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The win by the third-seeded Eagles (15-5) avenged an earlier league loss in five games to Central (15-6) on this same court, and earned them a rematch with powerhouse rival St. Ursula in Thursday's 7 p.m. City championship match at the Sullivan Center.
Top-seeded St. Ursula (18-1), the defending City champion and Ohio's No. 2-ranked Division I team, moved to the title match with an easy 25-12, 25-12, 25-8 win over fourth-seeded Clay (14-7) in Tuesday night's first semifinal.
Tied 9-9 in Game 1, Central took control behind the serve of Jennifer Kowalski for eight straight points. Although Notre Dame would rally back within 21-20 and later 24-23, the Irish held on when the Eagles' Shelly DeHenning hit one long on the final point.
But that's when the Eagles grabbed the match's momentum and ran with it.
They bolted to a 10-1 lead in Game 2 and never really looked back as the Irish never got closer than five points from there.
And, speaking of momentum, Notre Dame never allowed Central to regain any of it in Game 3, when the Irish managed as many as two consecutive serves only twice the entire game.
That trend continued until late in the deciding Game 4, after the Eagles had built a seemingly commanding 19-12 lead.
But, with Erinn Kaucher serving, the Irish rallied for five straight points to climb back into the game. Central continued its roll, actually pulling ahead 23-22 before Notre Dame regrouped for the match's final three points.
"They used their energy from the home court at the beginning, and at the end to come back," Notre Dame coach Gary Freed said of Central. "Luckily we fought through both those times.
"That was a big finish for us because you don't want to go five games on their home court. We're happy to come out with a win.
"We did it with defense. That's the way it's going to be with us. Just picking up one ball and starting from there, and making the next serve count."
Sophomore Morgan Fioritto topped the Eagles' attack with 16 kills, and seniors Meghan Smyth and Jessica Nachtrab added 14 and nine, respectively. Senior Arika Knannlein led Central with 10 kills and junior Olivia Pina had nine for the Irish.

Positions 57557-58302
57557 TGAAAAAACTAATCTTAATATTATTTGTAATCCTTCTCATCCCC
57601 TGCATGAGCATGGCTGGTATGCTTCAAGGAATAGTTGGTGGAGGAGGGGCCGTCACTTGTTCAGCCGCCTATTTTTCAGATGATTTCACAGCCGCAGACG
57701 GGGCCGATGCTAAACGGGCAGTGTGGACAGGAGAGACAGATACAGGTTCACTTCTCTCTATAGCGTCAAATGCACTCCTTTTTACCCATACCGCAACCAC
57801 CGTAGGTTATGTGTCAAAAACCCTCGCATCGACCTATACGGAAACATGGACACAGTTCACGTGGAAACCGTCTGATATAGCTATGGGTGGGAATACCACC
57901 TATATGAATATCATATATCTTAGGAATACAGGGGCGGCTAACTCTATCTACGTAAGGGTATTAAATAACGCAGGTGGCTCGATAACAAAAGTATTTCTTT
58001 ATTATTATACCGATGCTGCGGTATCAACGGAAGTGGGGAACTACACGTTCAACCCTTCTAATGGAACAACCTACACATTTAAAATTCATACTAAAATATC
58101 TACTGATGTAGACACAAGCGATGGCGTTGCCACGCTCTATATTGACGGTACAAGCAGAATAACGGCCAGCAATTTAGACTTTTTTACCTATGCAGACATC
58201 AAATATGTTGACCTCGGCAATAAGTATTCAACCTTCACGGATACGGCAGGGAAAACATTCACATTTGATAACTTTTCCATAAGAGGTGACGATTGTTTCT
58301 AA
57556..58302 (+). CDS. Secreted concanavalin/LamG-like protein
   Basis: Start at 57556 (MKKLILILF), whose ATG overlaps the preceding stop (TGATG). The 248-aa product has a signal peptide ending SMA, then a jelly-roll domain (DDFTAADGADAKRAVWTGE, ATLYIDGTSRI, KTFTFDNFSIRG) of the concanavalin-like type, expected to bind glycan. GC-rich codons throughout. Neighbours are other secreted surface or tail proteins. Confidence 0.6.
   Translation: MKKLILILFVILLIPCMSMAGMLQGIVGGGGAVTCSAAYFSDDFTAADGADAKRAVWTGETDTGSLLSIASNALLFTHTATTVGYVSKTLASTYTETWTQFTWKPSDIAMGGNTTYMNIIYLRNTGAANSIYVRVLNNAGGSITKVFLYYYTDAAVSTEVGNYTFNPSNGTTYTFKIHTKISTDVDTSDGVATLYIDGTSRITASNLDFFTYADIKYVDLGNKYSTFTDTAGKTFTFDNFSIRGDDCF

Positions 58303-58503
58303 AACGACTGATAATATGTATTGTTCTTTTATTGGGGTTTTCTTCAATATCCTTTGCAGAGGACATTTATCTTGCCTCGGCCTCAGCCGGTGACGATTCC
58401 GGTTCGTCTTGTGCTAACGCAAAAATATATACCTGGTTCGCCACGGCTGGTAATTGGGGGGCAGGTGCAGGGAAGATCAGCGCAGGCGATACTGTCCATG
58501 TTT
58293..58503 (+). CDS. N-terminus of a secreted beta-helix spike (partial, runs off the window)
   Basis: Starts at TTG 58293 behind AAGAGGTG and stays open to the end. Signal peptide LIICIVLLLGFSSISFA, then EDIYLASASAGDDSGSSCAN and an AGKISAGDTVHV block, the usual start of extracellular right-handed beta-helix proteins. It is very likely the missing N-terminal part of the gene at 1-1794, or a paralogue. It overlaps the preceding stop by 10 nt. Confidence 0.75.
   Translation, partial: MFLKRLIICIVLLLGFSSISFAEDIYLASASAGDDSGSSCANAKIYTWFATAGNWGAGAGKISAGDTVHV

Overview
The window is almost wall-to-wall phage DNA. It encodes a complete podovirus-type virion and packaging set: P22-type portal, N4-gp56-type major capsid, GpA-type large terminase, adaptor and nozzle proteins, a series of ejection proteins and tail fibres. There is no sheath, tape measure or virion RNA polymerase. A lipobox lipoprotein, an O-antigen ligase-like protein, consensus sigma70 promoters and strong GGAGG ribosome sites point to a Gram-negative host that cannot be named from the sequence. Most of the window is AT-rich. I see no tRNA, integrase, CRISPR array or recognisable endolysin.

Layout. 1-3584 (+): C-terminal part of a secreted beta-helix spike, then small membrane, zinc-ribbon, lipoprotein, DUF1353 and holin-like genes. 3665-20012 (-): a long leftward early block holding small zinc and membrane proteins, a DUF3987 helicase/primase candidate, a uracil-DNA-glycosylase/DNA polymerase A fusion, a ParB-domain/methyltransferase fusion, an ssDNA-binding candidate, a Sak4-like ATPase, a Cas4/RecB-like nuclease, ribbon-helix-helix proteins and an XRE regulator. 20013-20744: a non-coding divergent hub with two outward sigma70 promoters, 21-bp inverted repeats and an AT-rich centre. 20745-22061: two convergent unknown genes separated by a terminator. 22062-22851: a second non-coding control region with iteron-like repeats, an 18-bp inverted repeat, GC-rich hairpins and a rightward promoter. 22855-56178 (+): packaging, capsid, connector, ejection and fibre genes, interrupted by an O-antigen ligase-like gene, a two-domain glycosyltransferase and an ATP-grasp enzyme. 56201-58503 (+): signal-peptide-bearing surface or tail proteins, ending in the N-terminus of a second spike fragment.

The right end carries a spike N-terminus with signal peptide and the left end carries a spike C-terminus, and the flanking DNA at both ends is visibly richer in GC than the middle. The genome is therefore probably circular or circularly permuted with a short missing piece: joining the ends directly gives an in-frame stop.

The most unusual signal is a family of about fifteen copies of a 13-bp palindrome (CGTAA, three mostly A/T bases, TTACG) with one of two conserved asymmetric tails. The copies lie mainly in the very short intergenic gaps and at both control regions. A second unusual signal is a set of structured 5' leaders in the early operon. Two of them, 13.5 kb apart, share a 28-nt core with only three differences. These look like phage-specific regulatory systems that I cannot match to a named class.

"Our middles killed us," Central coach Melissa Belcher said. "They couldn't block anything. They weren't strong up there, and they didn't have their hands pressed.
"We were pretty effective in the first game, but that's been our biggest weakness - our blocking has faltered all season long. We never fixed it. That's been our [pattern] all season long. We don't learn from our mistakes right away."
There was little drama in the first semifinal, especially after Clay had pulled within 15-12 in Game 1 when St. Ursula junior Cassidy Croci sent an attack long.
The Arrows gained a sideout point on Croci's kill, then reeled off nine more unanswered points to close the game on the lethal serve of senior All-Ohioan Veronica Zimmerman, a surge that included six aces.
St. Ursula picked up where it left off in Game 2, continuing a 20-1 run by grabbing a 10-1 lead, and never allowed Clay anything that resembled momentum.
"We had a few hitting errors, then that went into passing errors and then it was like everybody just fell apart," Clay coach Tracy Donnelly said of St. Ursula's decisive run. "That's what good teams do to you if you're not mentally tough enough to handle your mistakes.
"They're a very good team. You have to give them a lot of credit."
That pattern resumed in Game 3 when the Arrows - who have not yielded a single game in City League play this season - closed out the 60-minute match.
Croci led the Arrows with nine kills, senior Maggie Burnham had eight, and sophomore sister Maddie Burnham added seven. Kristen Kayser topped Clay with five kills and Katey McQueary added four.
With its clear dominance in the City League and northwest Ohio this season, St. Ursula may be getting its toughness opposition between matches.
"The kids are working very hard in practices, and we're walking out of those with a lot of bags of ice," veteran Arrows coach John Buck said. "We keep looking to improve, and we see some things every time we play that we can work on.
"Our overall play was good tonight. Obviously we did what we needed to do to win."
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